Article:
Is heartbreak apparent? Can you diagnose it just by looking at someone? Do their eyes lack a familiar glow, lackluster under the ball and chain of being shunned? Do their movements appear robotic, set on autopilot, just shuffling along by muscle memory to make it to the end of the day? Can you see it in the way their mouth moves; a mouth that longs not to be talking to people idly but to be kissing lips that have said no (or an ill-fated yes, or perhaps the worst fate of all: absolutely nothing)? I feel as though I’m walking around, living my life in this world of yellows and anthracites and the greyest of greys only to be the butt of some widespread joke: that everyone, everywhere, all the time knows everything I’m feeling. I feel as though I’m as transparent and flimsy as an onion skin; seemingly brusque and brittle but really just thin and crumbly in the face of the world and all its atrocities.
What if they can see it in the lines of my face? What if everyone — even those who have never met me before this, before her — can just tell, and I’m met not with the clean slate of first impressions (as clean a slate as I can get, anyway, with my scars and my frown lines and my criminal record) but with the sorrow and pity of a man who’s been rejected? What if it’s this intricately-sketched map all along the landscape of my head, from the scar just below the hairline where that feral cat scratched me when I was eight years old to the wayward and indecisive bridge of my nose (swaying in opposite directions along the same trunk from when I got into that fight in the Burger King parking lot in my first month in the states)? What if it hangs down to my chin and its muddled cleft, and swings back upward along the uninterrupted oval of the side of my cheek? What if heartbreak, in all its malevolent mischief, is blatantly speckled right here, right on my skin, in an ink that’s abhorrently visible to everyone but me?
I’ve given up on optimism and given into my own cynicism. It’s easier that way. It’s easier to be morose. It’s easier and — dare I say it — a little more fun. I tried, I really did. I tried not to be that guy, that guy who closes off in his own misery, that guy who scowls all the time, that guy that no one likes and everyone pities. I always hated that guy; the quintessential dark and brooding, “misunderstood” man whose mind is too complex for the peons around him to ever ascertain, the man whose struggles are so much more substantial and important than those of the people (or objects, rather, as he saw them) around him. I read about that guy in books. I saw him in movies. At home, I saw the straight-laced and effeminate guy my father was, and though my father was bland and sheepish, I noticed the loving way he treated my mother; the way he regarded those around him (pleasantly, with full utilization of his manners), and I always preferred to become a man like my father to that grimacing punk of a guy that so often blanketed the perception of the entire male gender. It seemed to me, in my years of boyhood, that growing into a harmless and unassuming sky of eggshell pallor with no intention of an outburst whatsoever was more admirable by far than the violently grey storm clouds that were so full of heaving rainwater bubbled up inside that they bordered on a mournful tone of purple when you looked at them a certain way. Not really that I wanted to be either one, but those are the options when you’re a boy. You’re posed with the two types of man you can be: the demure, socks-with-sandals type that says, “Yes, dear,” and wears fanny packs, or the constantly-frowning asshole with slick hair and a slicker audacity. You could be milk or you could be whiskey. Pleated khakis or ripped jeans. Safe or sorry.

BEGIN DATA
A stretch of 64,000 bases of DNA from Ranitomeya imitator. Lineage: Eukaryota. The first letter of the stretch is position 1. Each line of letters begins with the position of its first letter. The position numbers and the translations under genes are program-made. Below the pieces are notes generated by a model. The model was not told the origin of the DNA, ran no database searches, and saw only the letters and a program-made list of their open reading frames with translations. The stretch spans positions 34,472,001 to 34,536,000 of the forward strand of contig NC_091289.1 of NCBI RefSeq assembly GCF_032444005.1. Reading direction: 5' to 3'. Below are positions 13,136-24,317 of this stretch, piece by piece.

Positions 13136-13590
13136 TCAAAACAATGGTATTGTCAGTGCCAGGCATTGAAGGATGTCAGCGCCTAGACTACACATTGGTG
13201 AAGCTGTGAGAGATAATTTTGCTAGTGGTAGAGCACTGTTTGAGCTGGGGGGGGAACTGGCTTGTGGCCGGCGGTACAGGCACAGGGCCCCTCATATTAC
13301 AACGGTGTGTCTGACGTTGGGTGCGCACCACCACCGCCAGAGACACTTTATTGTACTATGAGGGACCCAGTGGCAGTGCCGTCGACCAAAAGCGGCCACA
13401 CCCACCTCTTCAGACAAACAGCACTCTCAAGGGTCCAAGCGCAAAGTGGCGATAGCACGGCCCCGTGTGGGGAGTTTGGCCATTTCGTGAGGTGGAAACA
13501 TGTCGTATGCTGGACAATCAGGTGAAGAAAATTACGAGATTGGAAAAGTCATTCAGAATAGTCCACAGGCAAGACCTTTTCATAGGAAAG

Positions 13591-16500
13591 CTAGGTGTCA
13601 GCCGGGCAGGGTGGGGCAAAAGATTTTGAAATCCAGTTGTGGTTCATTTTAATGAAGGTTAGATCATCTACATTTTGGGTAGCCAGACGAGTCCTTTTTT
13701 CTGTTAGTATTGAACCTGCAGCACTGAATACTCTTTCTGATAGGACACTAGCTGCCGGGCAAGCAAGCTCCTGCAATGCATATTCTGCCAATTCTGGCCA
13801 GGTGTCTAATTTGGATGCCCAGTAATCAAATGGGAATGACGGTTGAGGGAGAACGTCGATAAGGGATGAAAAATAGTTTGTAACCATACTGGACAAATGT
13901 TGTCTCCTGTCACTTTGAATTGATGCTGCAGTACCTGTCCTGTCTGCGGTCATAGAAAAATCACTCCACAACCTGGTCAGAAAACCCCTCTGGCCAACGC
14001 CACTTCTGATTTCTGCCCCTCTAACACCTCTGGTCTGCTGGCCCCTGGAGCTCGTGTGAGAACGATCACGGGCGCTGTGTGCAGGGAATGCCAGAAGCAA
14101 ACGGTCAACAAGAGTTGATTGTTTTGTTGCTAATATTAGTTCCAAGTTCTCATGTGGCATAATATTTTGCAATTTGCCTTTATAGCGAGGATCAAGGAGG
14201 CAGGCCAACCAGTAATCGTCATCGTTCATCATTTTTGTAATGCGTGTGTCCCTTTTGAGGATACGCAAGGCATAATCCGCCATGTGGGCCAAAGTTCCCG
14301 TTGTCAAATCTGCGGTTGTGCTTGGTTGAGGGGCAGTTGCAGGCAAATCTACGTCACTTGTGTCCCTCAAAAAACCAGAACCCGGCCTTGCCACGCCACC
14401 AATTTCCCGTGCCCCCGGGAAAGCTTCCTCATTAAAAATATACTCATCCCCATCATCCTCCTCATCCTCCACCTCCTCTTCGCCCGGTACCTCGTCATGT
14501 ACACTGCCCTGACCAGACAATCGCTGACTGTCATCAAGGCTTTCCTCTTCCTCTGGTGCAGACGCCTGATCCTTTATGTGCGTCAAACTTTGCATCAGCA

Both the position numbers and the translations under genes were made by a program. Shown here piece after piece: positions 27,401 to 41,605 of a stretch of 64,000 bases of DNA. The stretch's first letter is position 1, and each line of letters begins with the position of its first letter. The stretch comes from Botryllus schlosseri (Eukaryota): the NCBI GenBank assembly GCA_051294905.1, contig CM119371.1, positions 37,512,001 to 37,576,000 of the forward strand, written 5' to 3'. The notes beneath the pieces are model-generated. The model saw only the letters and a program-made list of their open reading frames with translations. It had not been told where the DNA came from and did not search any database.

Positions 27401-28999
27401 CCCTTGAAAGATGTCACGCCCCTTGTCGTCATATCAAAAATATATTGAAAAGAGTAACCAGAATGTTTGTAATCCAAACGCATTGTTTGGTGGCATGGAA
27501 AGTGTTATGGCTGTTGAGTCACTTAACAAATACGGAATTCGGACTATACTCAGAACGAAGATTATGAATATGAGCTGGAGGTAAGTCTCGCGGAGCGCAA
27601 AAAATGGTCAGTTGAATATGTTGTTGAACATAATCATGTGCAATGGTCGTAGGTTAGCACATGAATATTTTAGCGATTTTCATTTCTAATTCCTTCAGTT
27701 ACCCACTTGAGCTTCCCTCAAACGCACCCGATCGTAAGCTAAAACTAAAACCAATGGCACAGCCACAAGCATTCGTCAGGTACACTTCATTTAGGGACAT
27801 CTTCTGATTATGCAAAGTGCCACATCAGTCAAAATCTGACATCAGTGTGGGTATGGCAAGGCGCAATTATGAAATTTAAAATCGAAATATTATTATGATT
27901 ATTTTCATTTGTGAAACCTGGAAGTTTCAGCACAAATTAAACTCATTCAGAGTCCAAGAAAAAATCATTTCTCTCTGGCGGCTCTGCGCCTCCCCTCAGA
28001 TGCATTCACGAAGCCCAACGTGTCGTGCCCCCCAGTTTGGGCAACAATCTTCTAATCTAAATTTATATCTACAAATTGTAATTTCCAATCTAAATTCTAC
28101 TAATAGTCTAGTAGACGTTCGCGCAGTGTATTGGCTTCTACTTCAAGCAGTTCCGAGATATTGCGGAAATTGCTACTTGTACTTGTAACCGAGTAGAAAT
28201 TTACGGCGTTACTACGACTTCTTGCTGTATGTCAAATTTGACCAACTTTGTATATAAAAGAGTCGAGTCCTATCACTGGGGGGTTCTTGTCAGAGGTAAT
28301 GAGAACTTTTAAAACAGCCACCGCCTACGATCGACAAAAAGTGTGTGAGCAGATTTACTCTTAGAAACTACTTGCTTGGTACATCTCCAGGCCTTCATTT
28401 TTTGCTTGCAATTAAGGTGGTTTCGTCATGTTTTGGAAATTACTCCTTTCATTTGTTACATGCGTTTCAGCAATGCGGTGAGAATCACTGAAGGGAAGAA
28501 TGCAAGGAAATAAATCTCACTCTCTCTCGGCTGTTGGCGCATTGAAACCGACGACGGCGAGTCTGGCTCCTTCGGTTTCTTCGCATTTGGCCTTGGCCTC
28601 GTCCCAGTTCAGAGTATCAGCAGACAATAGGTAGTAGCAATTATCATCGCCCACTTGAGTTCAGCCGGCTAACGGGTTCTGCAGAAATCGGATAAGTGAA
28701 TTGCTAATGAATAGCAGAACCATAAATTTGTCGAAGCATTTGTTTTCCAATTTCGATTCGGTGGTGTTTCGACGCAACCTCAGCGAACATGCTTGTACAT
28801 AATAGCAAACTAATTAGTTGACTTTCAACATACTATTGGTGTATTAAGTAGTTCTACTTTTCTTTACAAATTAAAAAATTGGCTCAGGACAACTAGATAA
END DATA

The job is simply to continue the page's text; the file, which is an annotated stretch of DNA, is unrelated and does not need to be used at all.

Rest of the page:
I always felt, naturally, drawn to the sun-soaked shallow end of that pool of personality, where the water was clear and warm and I could splash around in my own ignorant bliss rather than venturing out into the darkness of the deep end where the water was a brilliant shade of royal blue, frigid in its own spatial awareness and isolation. Most grown men I knew as a boy were docile, married, accountants, drank in moderation. In fact, I don’t even think I met one of these moody, charcoal-type men until much later, after Jennifer, after I left Canada. I always had this perception of who they were, what they were: socially-inept scoundrels who drank away their coherence and treated women like toys for their own amusement. My parents, my grandparents, all the adults around me with influence in my life at that age were feeding me tales of these men, these drunks, these pillars of wrongdoing and moral insolence who were completely fraught of emotional availability that they considered themselves above it all, wrecking everyone who stood in their way. I didn’t realize how wrong they all were, how wrong they made me, and how two-dimensional of an idea that everyone had of that guy until I, in fact, became that guy.
They were right about some things, I’ll give them credit. They were right about the drinking, how it calls to you down the street when you’re just trying to get to the bus stop for work and how it whistles in your ear to the tune of every song you hear during the day. They were right about the shaking inability to perform even the simplest of tasks during the day after a declaration of sobriety, when the ghost of your favorite drink — your best friend, your therapist, your priest, your lover — paraded around in the swirling surrealism of your mind, the landscape of which was still and arid yet simultaneously quaking and heaving. They were right about alcohol being more important than anything else: more important than the obligatory suffocation of familial closeness which masquerades as comfort, more important than the played-out and diluted social exchanges which drag themselves like lazy slugs between those who identify as “friends,” more important than the ties to a nationally-accepted set of rules that someone else made up completely arbitrarily. Yes, alcohol was above everything, because alcohol was the only constant. Alcohol, in and of itself, never let me down; it only allowed me to let myself down. And as many times as I came to terms — bleary-brained and sweating regret — with that playfully loose yet unwaveringly firm grip alcohol held on my throat, I could never quite fault the catalyst for all my explosions as an individual with the luxury of free will. Altruistically, I always took the fall, and I probably always will.